Chris DeWald: Ketones

Column by Chris DeWald
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I had the wonderful experience of being the research rat for ketones last night. This reminds me of the Keystone Cops with the Keystone Cops being your blood glucose meter.

According to http://diabetes.webmd.com/ketones-14241, ketone test checks for ketone in your blood or urine. Ketones are substances that are made when the body breaks down fat for energy. Normally, your body gets the energy it needs from carbohydrate in your diet. But stored fat is broken down and ketones are made if your diet does not contain enough carbohydrate to supply the body with sugar (glucose) for energy or if your body cannot use blood sugar (glucose) properly.

A blood test is the most accurate method of measuring ketones. It is recommended for all people with diabetes whenever symptoms of illness are present, such as nausea, vomiting, or abdominal pain. These symptoms are similar to symptoms of high blood sugar and may mean you have diabetic ketoacidosis, a potentially life-threatening condition.

Life-threatening? All right now, you have my direct attention. I have a precision blood/glucose meter that was issued to me at the veterans clinic. This brand of meter measures your blood glucose and also warns you that it has detected ketones. I can assure you the word KETONE flashes when it is detected.

Ketoacidosis is associated with acute hyperglycemia, a severe insulin deficiency, and a disruption of the body’s acid-base balance. Excess ketones and glucose are dumped into the urine by the kidneys in an effort to flush them from the body. This causes increased urination, thirst, dehydration, and a loss of electrolytes. The affected person may also experience symptoms such as rapid breathing, shortness of breath, a fruit-scent to the breath, nausea, vomiting, fatigue, confusion, and eventually coma.

Some signs and symptoms of ketoacidosis include:
– increased urination, excessive thirst
– dehydration, loss of electrolytes
rapid breathing, shortness of breath
– a fruit-scent to the breath
– nausea, vomiting
– fatigue
– confusion
– sometimes coma

My blood glucose started at 399 mg/dl. The blood glucose goal range for most adults with Type 1 diabetes is 70-150 mg/dl. Therefore anything above 150 mg/dl is usually considered “high.” The meter was flashing “KETONE”. I went to my handy dandy computer to see if this was serious. If you have read this so far, you would see it is. I could not find my password or user name in my head. Well, had the confusion part. I was steadily drinking bottles of water and my mouth was dry as cotton. I was fatigued but I am always fatigued from the strokes. I was in trouble.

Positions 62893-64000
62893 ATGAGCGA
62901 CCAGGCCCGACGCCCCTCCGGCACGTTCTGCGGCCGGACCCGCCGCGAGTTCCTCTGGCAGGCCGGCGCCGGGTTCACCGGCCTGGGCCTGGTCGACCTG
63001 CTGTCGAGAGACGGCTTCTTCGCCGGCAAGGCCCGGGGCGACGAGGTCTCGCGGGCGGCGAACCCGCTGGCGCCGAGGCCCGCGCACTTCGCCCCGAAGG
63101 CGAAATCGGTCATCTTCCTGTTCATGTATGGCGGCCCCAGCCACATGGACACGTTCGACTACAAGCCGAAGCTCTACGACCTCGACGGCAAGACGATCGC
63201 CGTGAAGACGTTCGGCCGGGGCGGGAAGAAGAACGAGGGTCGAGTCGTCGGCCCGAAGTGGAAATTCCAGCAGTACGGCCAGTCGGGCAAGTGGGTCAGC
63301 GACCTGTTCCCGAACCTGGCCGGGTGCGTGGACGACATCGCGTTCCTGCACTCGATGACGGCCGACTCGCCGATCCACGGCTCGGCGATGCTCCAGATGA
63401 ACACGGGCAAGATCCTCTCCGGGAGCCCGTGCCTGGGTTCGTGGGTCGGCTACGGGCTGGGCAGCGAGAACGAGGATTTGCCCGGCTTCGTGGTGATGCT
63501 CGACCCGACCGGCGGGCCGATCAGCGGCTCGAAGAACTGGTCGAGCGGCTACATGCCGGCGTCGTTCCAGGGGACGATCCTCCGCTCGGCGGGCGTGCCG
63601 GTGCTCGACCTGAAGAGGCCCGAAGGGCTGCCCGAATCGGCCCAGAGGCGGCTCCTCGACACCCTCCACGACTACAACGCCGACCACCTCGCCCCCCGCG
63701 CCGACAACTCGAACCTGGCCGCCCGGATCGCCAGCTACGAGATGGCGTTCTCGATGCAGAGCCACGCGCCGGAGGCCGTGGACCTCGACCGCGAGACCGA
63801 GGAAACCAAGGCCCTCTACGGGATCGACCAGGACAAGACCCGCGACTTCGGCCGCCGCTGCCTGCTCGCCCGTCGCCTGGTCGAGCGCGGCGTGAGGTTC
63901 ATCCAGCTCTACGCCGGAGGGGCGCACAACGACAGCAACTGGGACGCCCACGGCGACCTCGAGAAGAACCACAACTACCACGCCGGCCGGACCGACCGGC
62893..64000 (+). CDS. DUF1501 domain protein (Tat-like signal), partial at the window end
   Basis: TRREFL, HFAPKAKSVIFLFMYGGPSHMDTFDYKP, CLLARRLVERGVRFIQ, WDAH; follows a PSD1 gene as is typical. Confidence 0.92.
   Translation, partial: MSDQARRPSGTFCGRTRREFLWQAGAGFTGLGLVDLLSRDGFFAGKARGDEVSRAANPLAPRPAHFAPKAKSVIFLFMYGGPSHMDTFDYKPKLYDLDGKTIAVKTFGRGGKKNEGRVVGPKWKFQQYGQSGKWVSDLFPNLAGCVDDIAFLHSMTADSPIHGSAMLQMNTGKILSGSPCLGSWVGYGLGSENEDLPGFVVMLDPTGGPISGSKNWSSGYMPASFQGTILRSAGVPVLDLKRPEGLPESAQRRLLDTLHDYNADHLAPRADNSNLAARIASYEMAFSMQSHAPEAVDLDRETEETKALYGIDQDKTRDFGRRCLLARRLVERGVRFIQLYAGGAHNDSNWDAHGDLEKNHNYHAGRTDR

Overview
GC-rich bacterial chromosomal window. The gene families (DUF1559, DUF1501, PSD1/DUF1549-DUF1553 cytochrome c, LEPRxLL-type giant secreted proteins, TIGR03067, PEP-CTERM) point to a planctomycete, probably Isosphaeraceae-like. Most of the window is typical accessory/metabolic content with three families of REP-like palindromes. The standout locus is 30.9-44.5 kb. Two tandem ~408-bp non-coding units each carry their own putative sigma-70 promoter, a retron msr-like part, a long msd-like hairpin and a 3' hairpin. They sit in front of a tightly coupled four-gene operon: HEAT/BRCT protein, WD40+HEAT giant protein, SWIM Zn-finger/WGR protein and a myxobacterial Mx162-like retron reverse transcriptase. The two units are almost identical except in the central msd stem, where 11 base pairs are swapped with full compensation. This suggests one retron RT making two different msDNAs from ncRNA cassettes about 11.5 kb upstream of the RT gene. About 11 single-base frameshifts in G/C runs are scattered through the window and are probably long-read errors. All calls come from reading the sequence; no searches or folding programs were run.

I have access to insulin and started my injections to help get rid of the excess sugars. For two hours, my readings would not go under 350 mg/dl and keytones flashed away with each test. After 4 hours, I got it under 275 mg/dl and the keytones stopped. In between this, I went to the ER because I could not get my numbers down and keytones can be deadly. The local ER was filled to capacity. So I stayed in a no parking zone outside and every 50 minutes, tested myself and injected insulin. Why? There was an ER line of patients and I figuered if I passed out, someone would report me or leave a ticket on my dead carcass.

Once I saw my keytones were not flashing anymore, I drove home. Did I say drove? Bad decision people out there. My pride would not allow me to call 911 and I should have. Besides that, I would have a direct inside look at the attending ER staff. Remember, don’t be “dead” wrong.

In the final analysis, my blood glucose came down to 141 mg/dl after 9 hours and “96” units of novolog insulin. This morning I am fine and in normal range.

In close, I pass on to you a lesson from www.netwellness.org/question.cfm/35485.htm.

Ketones present in excess in the body – and can be dangerous even in people without diabetes. It is never “OK” for a person with Type 1 diabetes to have ketones. It is important to distinguish between the significance of ketones in somebody with type 1 diabetes versus in someone without diabetes. If a nondiabetic person goes for a “long enough” period of time without food, they will produce less insulin than normal for them and it would not be surprising if modest levels of ketones appear in the blood. However, in somebody with type 1 diabetes, the presence of ketones signifies a dangerously low level of insulin.

Like the “low fuel” light on your car means you are almost out of gas, ketones mean you are almost out of insulin. Normally it takes VERY Insulin is the “key” that allows glucose into our cells for energy.We need energy 24 hours a day, every minute of the day. Even if we eat zero carbohydrates for a whole day, our bodies need a constant supply of insulin.

If we don’t have enough insulin, then our bodies can’t get enough energy. We start breaking down fat and muscle for energy. When fat and muscle are burned for energy, ketones are produced. Ketones (the term we use loosely to describe the keto-acids acetoacetic acid and beta-hydroxy-butyric acid) – are a breakdown product of fat which is dangerous when LITTLE insulin to turn off ketone production. Although blood glucose levels are usually high if you have ketones, the ketones are not caused by high blood glucose levels. Ketones tell us about the insulin level in the blood. In most cases, blood glucose levels are high when people have ketones. But ketones may be present with a normal blood glucose level.

Ketones are a sign that our bodies are not getting enough energy from glucose. If we are not getting enough energy, lactic acid can build up in our tissues and in the blood. Ketones are also an acid; the more ketones in the blood, the more acid in the blood.

Did I scare you? I hope so. I scared myself. Always talk to your physician and call 911 for emergencies.

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